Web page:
Fairview City Councilor Wendy Lawton describes patterns of sidestepping important conversations, disrespecting women in elected positions.
Last month, a fork went up in Fairview. It’s the 37-foot calling card of our food cart pod opening in April. The Fairview Food Plaza will create a community gathering place for drinks, food and music, as well as host a Sunday farmer’s market. The plaza should be a draw to our new Halsey main street. And it will be fun. Who doesn’t love tacos?
As a city councilor, I wish I was more enthusiastic. The plaza was created without a public hearing, despite being paid for with $3.8 million in public funds. The decision to hire Justin Hwang, a friend of the mayor and some other council members, as plaza operator was placed on a council consent agenda last year for approval. This is highly unusual. Consent agendas are reserved for routine items that don’t require discussion â€“ not for major contract decisions. Only when I called out this irregularity was the item pulled off the consent agenda so we could ask questions and hear why Hwang was recommended for the job.
In addition, plaza construction is six months behind schedule and about $655,000 over budget. The fork alone cost $219,000. Most residents are not aware that the plaza is being built on leased land; in 10 years, it will belong to the owner of the private parcel it sits on.
In more than a year serving Fairview, I am inspired by the hard work of our staff, impressed at the commitment of our councilors, and amazed at the generosity of our residents. I am also deeply concerned about how we work as an elected team.
That’s why I submitted two letters last month and asked to discuss them publicly.
One letter focused on process. It suggested specific guidelines on how information is presented to the council, how and when votes are taken, and how the public is engaged in city decisions. The goal is to ensure we have the information, and time, needed to make sound decisions and that public hearings are uniformly scheduled, promoted and held.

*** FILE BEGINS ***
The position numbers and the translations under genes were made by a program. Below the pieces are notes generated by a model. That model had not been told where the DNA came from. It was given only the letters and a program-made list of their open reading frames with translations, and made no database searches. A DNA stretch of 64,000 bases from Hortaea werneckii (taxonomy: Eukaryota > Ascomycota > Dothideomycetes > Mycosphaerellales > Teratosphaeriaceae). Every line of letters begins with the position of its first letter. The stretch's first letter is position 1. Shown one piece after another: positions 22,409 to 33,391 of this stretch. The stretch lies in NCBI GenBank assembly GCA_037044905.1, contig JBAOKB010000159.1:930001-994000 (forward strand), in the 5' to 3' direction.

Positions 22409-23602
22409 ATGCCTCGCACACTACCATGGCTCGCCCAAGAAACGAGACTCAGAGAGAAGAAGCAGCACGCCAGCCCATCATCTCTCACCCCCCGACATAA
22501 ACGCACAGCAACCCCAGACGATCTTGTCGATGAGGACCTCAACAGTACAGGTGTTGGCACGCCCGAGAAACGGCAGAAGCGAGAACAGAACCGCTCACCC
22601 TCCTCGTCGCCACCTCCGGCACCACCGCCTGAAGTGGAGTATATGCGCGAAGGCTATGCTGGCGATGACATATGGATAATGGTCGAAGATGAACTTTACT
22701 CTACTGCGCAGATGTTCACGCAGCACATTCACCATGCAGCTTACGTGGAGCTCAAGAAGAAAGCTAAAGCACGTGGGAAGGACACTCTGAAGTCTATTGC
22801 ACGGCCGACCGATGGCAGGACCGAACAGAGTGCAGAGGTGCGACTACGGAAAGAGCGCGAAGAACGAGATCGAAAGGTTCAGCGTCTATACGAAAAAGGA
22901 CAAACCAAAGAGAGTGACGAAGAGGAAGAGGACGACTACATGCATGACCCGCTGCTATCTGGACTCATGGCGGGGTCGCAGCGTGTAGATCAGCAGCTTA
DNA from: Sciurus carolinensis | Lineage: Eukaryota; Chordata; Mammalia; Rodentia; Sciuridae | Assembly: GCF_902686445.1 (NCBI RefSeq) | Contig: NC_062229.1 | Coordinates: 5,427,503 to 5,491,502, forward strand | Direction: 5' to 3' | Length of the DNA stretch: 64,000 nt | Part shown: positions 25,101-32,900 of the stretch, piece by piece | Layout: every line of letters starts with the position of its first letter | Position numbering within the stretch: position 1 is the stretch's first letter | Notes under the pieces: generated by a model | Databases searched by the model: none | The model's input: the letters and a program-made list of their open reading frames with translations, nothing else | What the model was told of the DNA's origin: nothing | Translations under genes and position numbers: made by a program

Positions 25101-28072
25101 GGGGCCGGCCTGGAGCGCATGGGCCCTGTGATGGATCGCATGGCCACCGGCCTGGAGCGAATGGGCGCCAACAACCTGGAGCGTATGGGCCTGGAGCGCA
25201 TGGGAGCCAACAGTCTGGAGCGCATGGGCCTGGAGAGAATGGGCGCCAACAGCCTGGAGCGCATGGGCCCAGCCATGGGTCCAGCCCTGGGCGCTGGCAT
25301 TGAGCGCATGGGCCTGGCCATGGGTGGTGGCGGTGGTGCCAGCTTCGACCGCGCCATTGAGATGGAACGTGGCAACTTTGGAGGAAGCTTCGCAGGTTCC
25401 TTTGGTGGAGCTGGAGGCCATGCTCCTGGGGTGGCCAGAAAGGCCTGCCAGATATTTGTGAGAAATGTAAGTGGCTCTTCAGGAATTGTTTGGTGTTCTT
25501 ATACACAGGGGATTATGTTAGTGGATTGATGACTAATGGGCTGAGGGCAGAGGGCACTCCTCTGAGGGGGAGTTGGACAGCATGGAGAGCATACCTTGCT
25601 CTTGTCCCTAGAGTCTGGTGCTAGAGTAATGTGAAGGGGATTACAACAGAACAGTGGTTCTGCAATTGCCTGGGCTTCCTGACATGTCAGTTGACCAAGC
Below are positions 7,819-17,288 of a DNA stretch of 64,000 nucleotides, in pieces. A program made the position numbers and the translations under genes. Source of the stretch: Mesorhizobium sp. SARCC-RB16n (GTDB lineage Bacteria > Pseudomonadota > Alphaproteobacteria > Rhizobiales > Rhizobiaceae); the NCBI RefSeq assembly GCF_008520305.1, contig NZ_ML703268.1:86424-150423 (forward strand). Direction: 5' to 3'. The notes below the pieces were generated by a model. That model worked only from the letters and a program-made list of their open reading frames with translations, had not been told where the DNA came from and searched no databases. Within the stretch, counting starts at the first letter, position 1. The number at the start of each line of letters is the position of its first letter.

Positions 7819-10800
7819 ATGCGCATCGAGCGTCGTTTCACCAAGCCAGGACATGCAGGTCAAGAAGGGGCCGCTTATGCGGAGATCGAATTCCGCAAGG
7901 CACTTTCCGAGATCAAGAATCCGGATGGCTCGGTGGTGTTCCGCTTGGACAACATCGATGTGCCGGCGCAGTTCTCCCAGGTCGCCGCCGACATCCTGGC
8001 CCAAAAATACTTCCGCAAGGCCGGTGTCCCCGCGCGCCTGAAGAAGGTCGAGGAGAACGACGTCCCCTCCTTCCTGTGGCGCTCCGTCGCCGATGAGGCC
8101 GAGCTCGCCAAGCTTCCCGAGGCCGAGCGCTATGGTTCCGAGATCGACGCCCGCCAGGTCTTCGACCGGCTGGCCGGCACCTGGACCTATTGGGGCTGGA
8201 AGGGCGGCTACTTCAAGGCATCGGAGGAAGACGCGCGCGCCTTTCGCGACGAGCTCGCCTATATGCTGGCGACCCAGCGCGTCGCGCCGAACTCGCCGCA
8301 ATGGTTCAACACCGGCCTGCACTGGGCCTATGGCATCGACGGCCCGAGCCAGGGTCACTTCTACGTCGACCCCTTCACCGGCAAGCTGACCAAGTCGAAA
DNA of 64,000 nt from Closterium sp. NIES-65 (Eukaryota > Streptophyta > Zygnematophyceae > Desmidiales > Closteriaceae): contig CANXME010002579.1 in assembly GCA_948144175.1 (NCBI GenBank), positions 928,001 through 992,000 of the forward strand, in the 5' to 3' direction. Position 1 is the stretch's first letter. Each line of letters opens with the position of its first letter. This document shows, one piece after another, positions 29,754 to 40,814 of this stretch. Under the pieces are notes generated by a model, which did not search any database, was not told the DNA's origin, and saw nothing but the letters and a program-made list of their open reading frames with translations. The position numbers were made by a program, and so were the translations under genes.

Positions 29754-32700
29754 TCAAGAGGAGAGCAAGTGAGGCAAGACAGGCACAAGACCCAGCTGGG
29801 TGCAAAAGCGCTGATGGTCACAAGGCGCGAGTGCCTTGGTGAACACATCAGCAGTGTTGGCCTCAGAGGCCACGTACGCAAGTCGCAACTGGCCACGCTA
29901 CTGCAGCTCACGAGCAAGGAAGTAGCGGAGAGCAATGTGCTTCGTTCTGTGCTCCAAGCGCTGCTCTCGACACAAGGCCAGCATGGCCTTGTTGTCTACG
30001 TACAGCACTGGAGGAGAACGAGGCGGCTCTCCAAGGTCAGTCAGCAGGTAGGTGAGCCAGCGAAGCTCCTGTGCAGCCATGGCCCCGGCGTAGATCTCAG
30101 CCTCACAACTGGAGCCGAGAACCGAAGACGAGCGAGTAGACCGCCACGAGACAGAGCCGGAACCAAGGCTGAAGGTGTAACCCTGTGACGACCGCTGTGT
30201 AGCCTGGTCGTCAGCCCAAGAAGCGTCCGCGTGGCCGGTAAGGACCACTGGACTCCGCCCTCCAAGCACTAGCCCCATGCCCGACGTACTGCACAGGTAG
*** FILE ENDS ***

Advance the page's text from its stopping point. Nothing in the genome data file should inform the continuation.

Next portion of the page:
The other letter focused on conduct. I outlined hostile treatment since I joined the council: interrupted, passed over, criticized, ignored.
I was asked last among councilors about committee assignments, and do not serve as liaison to any major city committee. I believe my treatment is due, in part, because I ask questions and voice an opposing opinion. I also believe it’s because I am a woman — the only one on the council. Two former councilors, Cathi Forsythe and Natalie Voruz, spoke with me and described similar treatment. Jenni Weber, a member of our public safety committee and PlayEast! recreation program board, has watched online meetings for months and has expressed serious concerns about council culture.
My letters were moved off an agenda and booked for a special session, which was canceled. Also canceled was a council diversity, equity and inclusion session. Council process and conduct will be taken up, I’m told, after the new city manager arrives this month and has a few months to settle in.
These issues cannot wait. We have major projects on the table, significant community concerns about public engagement, and a population that’s 34 percent people of color. Fairview can do better to fulfill our mission of being “the most effective, inclusive, accessible, proactive city government.”
Wendy Lawton is a member of the Fairview City Council.
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